Taming the Swarm: Control and Design of Robotic Swarms

Project: Research project

Project Details


My research objective is to enable the control and creation of robotic swarms with the numbers and capabilities of swarms seen in nature [1] and envisioned in futuristic systems [2,3]. While natural systems provide an existence proof that swarms with these capabilities are possible, there exists a large gap between what is envisioned, and current robotic swarms. This is a result of deficiencies in two factors: algorithmic control, and hardware capabilities. The properties desired from these systems, e.g. shape or locomotion, are generally a global property; however, we can only control the local interactions between individuals. The mapping between the controllable local behaviors and the desired global results is not well understood, as the global results come from the complex interaction between agents, their environment, and the initial conditions. The control is further complicated by the very nature of these systems, which are composed of decentralized, distributed, asynchronous, error-prone individuals with often limited capabilities. Creating a hardware system to embody these algorithms is also an open challenge; cost and manufacturability pressure hardware designs to be simple with low capabilities, while algorithm design favors more capable hardware. The robot design must balance these factors to create a simple robot that is, at the same time, capable of performing the desired behaviors.
My research interest is to advance robotic swarms closer to their potential by investigating both the control and hardware design for such systems. My research focuses on the following two interdependent questions: First, how can a distributed, decentralized swarm with thousands or millions of simple and unreliable robots be programmed at the individual robot level to produce a desired global result? Second, what will these robots look like, i.e. what hardware designs and capabilities for individual robots will balance the often conflicting demands of creating and controlling these swarms? It is important to investigate these two questions together; control algorithms should use assumptions about robot capabilities that are grounded in reality, and the design of robots should be guided by an understanding of how hardware compromises influence the controllability of the swarm. Too often are these questions treated independently, resulting in algorithms that run in simulated swarms only, or robot designs that are too complex to do more than display simple behaviors on a few 10’s of robots. Only by looking at both questions together can we reach the goal of creating robot swarms composed of hundreds, thousands or even millions of robots accomplishing desired global behaviors.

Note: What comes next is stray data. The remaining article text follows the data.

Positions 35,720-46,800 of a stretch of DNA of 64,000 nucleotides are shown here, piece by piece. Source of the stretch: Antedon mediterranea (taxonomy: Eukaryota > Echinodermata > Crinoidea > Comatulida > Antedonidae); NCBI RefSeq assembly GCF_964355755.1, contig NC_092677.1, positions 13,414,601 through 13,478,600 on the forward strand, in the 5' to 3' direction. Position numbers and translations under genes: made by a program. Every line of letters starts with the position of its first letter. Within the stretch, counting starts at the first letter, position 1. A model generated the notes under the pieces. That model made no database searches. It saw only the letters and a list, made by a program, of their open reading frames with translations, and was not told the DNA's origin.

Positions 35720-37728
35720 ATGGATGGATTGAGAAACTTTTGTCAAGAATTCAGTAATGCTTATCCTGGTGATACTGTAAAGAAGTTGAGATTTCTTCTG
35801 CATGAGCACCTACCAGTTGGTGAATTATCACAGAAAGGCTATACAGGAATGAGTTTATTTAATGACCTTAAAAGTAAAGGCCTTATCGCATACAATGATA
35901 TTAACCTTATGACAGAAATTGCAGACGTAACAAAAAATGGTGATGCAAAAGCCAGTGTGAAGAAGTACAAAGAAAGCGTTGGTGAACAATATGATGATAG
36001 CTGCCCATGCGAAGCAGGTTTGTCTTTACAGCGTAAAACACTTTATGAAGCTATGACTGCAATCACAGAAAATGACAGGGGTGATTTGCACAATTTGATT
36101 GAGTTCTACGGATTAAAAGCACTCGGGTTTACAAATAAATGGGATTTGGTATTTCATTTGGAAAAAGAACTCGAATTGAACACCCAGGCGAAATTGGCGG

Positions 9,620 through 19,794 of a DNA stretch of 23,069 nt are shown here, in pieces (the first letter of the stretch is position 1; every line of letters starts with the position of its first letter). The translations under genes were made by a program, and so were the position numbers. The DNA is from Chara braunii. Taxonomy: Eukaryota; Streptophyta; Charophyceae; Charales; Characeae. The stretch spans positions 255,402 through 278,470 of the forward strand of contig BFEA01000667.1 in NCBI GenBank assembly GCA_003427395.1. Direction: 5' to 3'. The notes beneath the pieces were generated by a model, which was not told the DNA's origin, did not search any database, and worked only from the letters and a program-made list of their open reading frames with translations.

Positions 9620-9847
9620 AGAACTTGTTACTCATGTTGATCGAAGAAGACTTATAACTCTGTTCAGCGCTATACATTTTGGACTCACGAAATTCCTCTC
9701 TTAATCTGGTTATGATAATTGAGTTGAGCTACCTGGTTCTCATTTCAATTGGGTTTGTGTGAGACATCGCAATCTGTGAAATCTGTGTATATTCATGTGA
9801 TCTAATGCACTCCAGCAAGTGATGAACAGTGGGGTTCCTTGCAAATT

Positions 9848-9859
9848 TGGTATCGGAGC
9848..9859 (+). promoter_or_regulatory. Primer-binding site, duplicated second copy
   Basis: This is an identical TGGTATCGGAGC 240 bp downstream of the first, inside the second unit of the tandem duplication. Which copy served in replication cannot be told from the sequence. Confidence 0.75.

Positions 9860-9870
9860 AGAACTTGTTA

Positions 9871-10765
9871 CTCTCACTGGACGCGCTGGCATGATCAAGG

In my past research I have investigated both of these questions, allowing me to test control algorithms with at-scale experimental systems, putting my work at the forefront of large-scale multi-robot research. For example, in my work published in the journal Science [4], I created a compiler which can take a drawing of user-defined shape, and automatically generate a local program given to every robot to form that desired shape. I showed that this algorithm was provably correct, would execute to completion, and ran successfully on a swarm of 1024 real robots. I have also investigated algorithms to enable other global behaviors in similar swarms such as recovering shape in the event of damage [5], adjusting group shape to adapt to the number of robots present [6], and ways to have connected swarms move and behave as a single entity [7]. To allow for verification of these
Effective start/end date9/15/179/14/19


  • Alfred P. Sloan Foundation (FG-2017-9471)


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